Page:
I Can’t Wait To Find Out If Craig Hicks Was Just A Murderer Who Killed Three Innocent Neighbors Over A Parking Space, Or A Bigoted Murderer Who Killed Them Because They Were Muslims.

"EXTREMIST!"

“EXTREMIST!”

I am sitting here, drinking coffee and trying to wake up, and listening to CNN go on ad nauseum about the FBI investigation into whether Craig Hicks’ murder spree is a “hate crime.” No, I personally think he shot his neighbors because at that moment he was overcome with affection.

Sure, it’s important to know the motive for any murder. The “hate crime” scar on our laws, however, is creeping government thought control. After all, the law adds penalties to the punishment for a proven crime according to what the criminal was thinking, and nothing else. That’s thought-crime, by definition. The point is and was —-and this is another gift to the culture from the increasingly fascist-tending American Left, which wants to make it impossible (or painful) not to think as good people (you know, them) think—to use such prosecutions to send the message that it’s not just wrong to be prejudiced, it’s illegal and evil, and those who hold such views must be removed from society like tumors. Thus we are subjected to the interminable blathering that just finished on CNN about what the FBI’s examination of Hicks’ completely legal and Constitutionally protected writings and statements suggested about whether his thoughts should put him in jail for a few more years or decades. The message is unambiguous. Carol’s guest, a human rights expert, explained that Hicks’ act was a hate crime if any part of his motive was hateful.

Boy, Jesus was really ahead of his time: no wonder he warned us to love our enemies. It makes it safer to kill them.

This also gives speech and thought censors, who at this moment in our cultural history entirely hail from the left side of the political spectrum (it makes a commentator a hateful “teabagger” to point that out, though: more speech suppression), the power to marginalize anyone or any group whose views they oppose. The Southern Poverty Law Center, once a genuine Ethics Hero for its work in the Seventies exposing and weakening the KKK, has morphed into a monstrous Democratic version of the pod people in the remake of “Invasion of the Body Snatchers,” pointing at the non-conforming humans in their midst and making an ear-shattering scream, marking them for destruction.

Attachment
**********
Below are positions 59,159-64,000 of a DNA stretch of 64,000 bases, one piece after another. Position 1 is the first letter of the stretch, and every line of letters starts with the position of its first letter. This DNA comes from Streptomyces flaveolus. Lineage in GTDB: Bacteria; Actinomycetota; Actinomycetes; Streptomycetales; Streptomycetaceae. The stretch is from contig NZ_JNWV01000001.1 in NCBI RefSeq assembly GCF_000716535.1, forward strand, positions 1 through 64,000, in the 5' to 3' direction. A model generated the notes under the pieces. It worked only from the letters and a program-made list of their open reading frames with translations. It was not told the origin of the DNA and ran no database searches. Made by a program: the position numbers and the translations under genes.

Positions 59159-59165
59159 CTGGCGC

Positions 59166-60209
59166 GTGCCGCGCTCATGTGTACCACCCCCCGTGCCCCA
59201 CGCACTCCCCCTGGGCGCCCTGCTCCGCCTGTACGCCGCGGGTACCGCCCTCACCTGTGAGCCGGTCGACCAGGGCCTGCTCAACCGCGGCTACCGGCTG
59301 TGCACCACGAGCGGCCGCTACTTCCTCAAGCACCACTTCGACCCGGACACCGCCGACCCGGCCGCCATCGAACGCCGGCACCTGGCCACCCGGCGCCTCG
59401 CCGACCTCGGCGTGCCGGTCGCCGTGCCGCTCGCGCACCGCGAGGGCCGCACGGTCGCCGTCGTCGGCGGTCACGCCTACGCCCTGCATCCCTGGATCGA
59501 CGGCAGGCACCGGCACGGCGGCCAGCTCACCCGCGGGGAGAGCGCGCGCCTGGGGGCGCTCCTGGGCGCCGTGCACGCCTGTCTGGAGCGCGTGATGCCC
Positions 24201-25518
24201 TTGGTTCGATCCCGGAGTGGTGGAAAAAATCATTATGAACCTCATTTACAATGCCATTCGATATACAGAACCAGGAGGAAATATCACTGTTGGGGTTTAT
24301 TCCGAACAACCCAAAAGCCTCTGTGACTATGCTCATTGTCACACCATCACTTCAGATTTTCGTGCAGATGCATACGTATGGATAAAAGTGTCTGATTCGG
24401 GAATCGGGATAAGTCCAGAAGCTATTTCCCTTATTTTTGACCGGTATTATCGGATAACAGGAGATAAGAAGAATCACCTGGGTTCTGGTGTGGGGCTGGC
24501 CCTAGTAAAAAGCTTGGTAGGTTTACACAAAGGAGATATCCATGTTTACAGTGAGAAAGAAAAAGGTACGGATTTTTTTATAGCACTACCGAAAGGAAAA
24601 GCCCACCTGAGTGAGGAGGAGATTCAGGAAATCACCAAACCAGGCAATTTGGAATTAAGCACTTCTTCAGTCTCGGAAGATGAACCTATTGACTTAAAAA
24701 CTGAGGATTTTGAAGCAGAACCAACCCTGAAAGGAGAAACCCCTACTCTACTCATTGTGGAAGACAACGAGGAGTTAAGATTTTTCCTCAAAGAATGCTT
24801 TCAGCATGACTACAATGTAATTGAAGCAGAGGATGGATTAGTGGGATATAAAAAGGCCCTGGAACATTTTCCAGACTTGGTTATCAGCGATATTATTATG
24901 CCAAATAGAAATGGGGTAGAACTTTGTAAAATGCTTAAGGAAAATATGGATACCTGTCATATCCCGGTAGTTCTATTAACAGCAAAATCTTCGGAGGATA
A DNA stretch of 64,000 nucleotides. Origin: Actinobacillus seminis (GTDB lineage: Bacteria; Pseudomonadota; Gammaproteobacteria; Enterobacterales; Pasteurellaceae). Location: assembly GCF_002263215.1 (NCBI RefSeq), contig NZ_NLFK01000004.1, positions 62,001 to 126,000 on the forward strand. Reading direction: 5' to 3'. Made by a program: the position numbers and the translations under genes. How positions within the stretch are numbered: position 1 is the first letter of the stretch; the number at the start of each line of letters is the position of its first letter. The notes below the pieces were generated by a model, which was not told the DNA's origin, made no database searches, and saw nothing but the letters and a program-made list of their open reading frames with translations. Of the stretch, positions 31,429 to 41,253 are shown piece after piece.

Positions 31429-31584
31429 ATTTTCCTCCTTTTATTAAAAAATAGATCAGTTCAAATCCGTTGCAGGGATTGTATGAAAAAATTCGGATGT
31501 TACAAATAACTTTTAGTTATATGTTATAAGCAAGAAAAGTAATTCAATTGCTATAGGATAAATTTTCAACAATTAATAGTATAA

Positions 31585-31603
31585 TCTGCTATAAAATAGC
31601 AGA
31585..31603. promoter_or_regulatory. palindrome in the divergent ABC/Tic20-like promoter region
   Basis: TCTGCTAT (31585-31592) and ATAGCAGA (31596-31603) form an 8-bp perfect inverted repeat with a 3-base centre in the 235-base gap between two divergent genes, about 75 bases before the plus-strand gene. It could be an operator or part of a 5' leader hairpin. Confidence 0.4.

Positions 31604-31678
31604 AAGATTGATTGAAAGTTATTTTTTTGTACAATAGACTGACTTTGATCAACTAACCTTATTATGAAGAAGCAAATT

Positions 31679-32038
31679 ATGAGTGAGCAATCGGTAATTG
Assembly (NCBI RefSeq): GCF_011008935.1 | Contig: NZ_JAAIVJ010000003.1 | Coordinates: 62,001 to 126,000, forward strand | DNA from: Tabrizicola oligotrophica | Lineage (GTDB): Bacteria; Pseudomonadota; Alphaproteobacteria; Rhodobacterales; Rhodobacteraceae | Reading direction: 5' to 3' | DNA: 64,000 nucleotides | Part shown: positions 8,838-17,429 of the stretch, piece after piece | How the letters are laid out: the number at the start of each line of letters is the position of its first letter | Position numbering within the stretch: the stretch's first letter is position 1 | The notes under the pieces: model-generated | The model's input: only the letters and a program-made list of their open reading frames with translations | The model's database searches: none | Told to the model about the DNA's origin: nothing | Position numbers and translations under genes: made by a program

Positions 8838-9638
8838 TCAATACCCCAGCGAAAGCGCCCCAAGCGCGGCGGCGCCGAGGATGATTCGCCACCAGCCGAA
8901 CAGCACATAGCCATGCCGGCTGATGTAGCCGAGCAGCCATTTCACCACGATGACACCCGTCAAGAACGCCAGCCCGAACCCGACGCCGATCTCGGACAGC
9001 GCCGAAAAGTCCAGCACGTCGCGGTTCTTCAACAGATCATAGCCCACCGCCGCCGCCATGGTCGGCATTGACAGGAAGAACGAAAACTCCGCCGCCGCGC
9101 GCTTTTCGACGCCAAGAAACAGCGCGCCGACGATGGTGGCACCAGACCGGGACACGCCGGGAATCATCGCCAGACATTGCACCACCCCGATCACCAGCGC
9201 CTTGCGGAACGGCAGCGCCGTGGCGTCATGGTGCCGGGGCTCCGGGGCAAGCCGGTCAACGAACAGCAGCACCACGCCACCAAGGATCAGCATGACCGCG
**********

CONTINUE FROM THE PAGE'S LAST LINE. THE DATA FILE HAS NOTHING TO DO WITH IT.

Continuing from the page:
For example, the Center placed Ben Carson, the Designated Conservative Black Person of the approaching Presidential sweepstakes, on its “Extremist Watch List,” just as it did the KKK in its heyday. You know what extremists do, don’t you? They kill people, like ISIS, the KKK, and Craig Hicks. What did Ben Carson do?  Here are Carson’s “pre-hate crime” views (that’s my characterization, but it’s fair) that got him marked, according to the SPLC’s own explanation:

  • He opposes gun control and supports the Second Amendment
  • He believes marriage is between a man and a woman.
  • He believes legalizing gay marriage will lead to a slippery slope that will accelerate moral decay
  • He believes that Judeo-Christian values are under attack at home and abroad.
  • He believes “white liberals” are the “true racists.”
  • He believes that Obamacare is worse than 9/11, because it will do more long-term and far-reaching damage to the U.S.
  • Terrorists hate American values.
  • The Federal response to Cliven Bundy was totalitarian.

Ah. In other words, Dr. Carson is a dangerous extremist because he disagrees with the Southern Poverty Law Center. Actually, I disagree with Carson in more than half of the above: I guess that makes me just a half-hateful extremist. Prof Jacobson —someone else the SPLC would consider an extremist—flagged the SPLC’s abuse of its position, reputation, power and influence with its blatantly political smear of Carson, and the organization quickly backed down. “Oops! Caught us!”  It apologized to Carson, retracting its label, and issued a statement saying that “we’ve reviewed our [Carson] profile and  have concluded that it did not meet our standards.”Translation: “We have no standards; we just use our reputation to marginalize anyone who opposes our views and allies.”

The statement also says, ominously, that Carson’s views “should be closely examined”...just like the thoughts of Craig Hicks are being closely examined. There are hateful extremists in our midst, people! What are you thinking? Are they hateful thoughts? They are dangerous and illegal, you know. Purge them. Change. Agree with us.

Or else.

I won’t even bother expounding on the obvious point that hate crimes create an apparent hierarchy in which the lives of blacks, Hispanics, Muslims, women and gays are treated as more valued by society than the rest of us, since the penalties for taking those are greater unless they were murdered because the killer really, really liked them.

Hate, which is just intense dislike, is legal. It’s natural. We have a right to hate whatever and whenever we please. Hate can be crippling; it can also be a strong positive motivational factor. Don’t tell me that the Southern Poverty Law Center didn’t hate the KKK, or Ben Carson, who, it wrote in its narrative (now taken down) when he was on their list, was disrespectful to Barack Obama.

The Horror.